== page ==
Also, in terms of interacting with the language, as you know my preference is to wait until I have enough of a vocabulary that I can actually have a meaningful, again, interaction, one that’s authentic and real and we’re actually communicating meaning so that I am driven by the desire to communicate my meaning and understand the meaning of the other person. I’m not displaying my ability to use the subjunctive or worrying about whether I say everything correctly or not because I’ve got a meaningful context and it’s meaningful because I have enough of a vocabulary that I can actually have a meaningful conversation and have a chance of understanding what the other person is saying. That makes that whole context meaningful.

Do with this idea what you want, but I think those people who are able to create meaningful, rich, authentic, credible learning content are generally more successful language learners. So, I look forward to your comments. Thank you for listening, bye for now.

3 comments on “Meaningful Context in Language Learning

Alex Wu

Hi, Mr. Kaufmann, I am Chinese and used to struggle with English until I find Economics interesting(lucky for me, it was not Accountancy), and since then my English improves tremendously as I tried to read as many articles about this topic as possible. What is more, my Economics teacher, Mr Harper, gave me a lot of encouragement by crediting good marks for my homework essays. I never look back since and now read the Economist routinely, which broaden my English as well as the topics.
Now I am teaching my 7 years old daughter English, and I try to act the part or share a joke to strengthen her memory on any new English words. For example, I walk like a drunk when teaching her the word “zigzag” or find/twist the Chinese pronounciation of the word which may give rise to a totally different meaning(of course I don’t overdo it, otherwise she would learned that different meaning instead of the correct one) Anyway, I tried to make learning English as much fun as possible for her, sometimes when the jokes run out, my help come from the internet, mainly Youtube. She learns the word “dead”,”parrot” by heart by watching the “dead parrot” sketch in Monty Python. So your take on the brain functioning as one when we learn is exactly correct: I learn the word “lovesick” when my puppy love left me!


I am currently teaching myself French with a combination of using LinQ, Radio-Canada, France info, youtube videos on French history, whatever I can get my hands on with content that is enjoyable and compelling for me personally. I totally understand what Lingo Steve is saying when he talks about content that resonates. When I can get my hands on texts and audios that are about topics that I am curious about, then I can stay in contact with the language because I am so interested in what is being presented or discussed. I teach high school students. One of my students loves to cook so he goes on youtube and finds all kinds of recipes in Spanish. He watches the youtube video in Spanish and he ends up cooking the meal in Spanish. It resonates with him. Another one of my students is a guitar player, and she goes on youtube and watches all kinds of tutoring videos in Spanish about different ways, different strumming, plucking techniques, how you can use the guitar as a percussion instrument, etc, and that is how she can stay in contact with the language. The internet is replete with all kinds of compelling content in different languages. In 2015, in these awesome times, if you really want to become fluent in another language, if you take the time to look for content that resonates with you, you will find it and then you can download it and watch it, read it and listen to it whenever you want. The human brain is wired to soak in languages with all their components, their structures, forms through content that resonates with you.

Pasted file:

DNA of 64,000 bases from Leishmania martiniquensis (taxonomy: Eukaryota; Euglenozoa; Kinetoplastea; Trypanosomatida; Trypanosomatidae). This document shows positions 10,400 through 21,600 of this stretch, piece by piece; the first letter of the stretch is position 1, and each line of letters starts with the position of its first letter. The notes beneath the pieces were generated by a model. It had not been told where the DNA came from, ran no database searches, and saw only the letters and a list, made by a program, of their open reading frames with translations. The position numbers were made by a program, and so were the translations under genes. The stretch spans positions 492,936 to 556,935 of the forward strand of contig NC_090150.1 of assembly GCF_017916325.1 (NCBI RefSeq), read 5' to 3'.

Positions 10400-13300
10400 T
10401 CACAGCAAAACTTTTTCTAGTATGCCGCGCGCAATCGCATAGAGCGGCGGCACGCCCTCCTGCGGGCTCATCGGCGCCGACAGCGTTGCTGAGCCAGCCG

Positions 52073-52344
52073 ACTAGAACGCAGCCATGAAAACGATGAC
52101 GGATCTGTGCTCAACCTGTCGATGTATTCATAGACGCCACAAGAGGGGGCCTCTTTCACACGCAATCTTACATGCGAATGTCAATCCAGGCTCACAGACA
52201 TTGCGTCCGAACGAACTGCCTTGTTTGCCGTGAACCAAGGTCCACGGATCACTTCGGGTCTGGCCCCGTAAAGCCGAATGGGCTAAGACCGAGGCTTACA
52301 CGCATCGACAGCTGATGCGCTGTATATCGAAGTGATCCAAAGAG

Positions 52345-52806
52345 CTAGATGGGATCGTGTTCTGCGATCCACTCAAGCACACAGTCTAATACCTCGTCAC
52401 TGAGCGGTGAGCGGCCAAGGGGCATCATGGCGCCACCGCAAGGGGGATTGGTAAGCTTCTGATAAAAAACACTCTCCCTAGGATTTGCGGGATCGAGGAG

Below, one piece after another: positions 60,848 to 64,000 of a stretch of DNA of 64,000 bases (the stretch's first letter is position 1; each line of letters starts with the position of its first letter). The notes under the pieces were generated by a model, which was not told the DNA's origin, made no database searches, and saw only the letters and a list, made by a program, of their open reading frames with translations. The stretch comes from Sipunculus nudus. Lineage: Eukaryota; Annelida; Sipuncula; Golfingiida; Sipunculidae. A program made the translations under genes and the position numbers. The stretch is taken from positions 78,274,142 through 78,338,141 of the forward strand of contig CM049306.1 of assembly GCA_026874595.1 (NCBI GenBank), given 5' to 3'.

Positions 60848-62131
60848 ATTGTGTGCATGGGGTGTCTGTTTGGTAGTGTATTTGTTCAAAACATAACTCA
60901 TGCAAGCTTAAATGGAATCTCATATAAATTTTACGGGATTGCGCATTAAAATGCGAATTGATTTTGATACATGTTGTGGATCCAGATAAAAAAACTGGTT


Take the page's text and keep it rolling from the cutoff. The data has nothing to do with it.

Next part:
” I think it’s so important that we get engaged emotionally with the language and the context that we’re learning from”

i’ve got an italian podcast about goals, time management a subject that interests me,
i understand 95% without using a transcript

then the other day someone explains the 6 articles, none of them stuck
except the ones similar to spanish

lingq is an excellent system, especially i like the counting words you’ve learned
which gives you an idea of how many you need to achieve fluency etc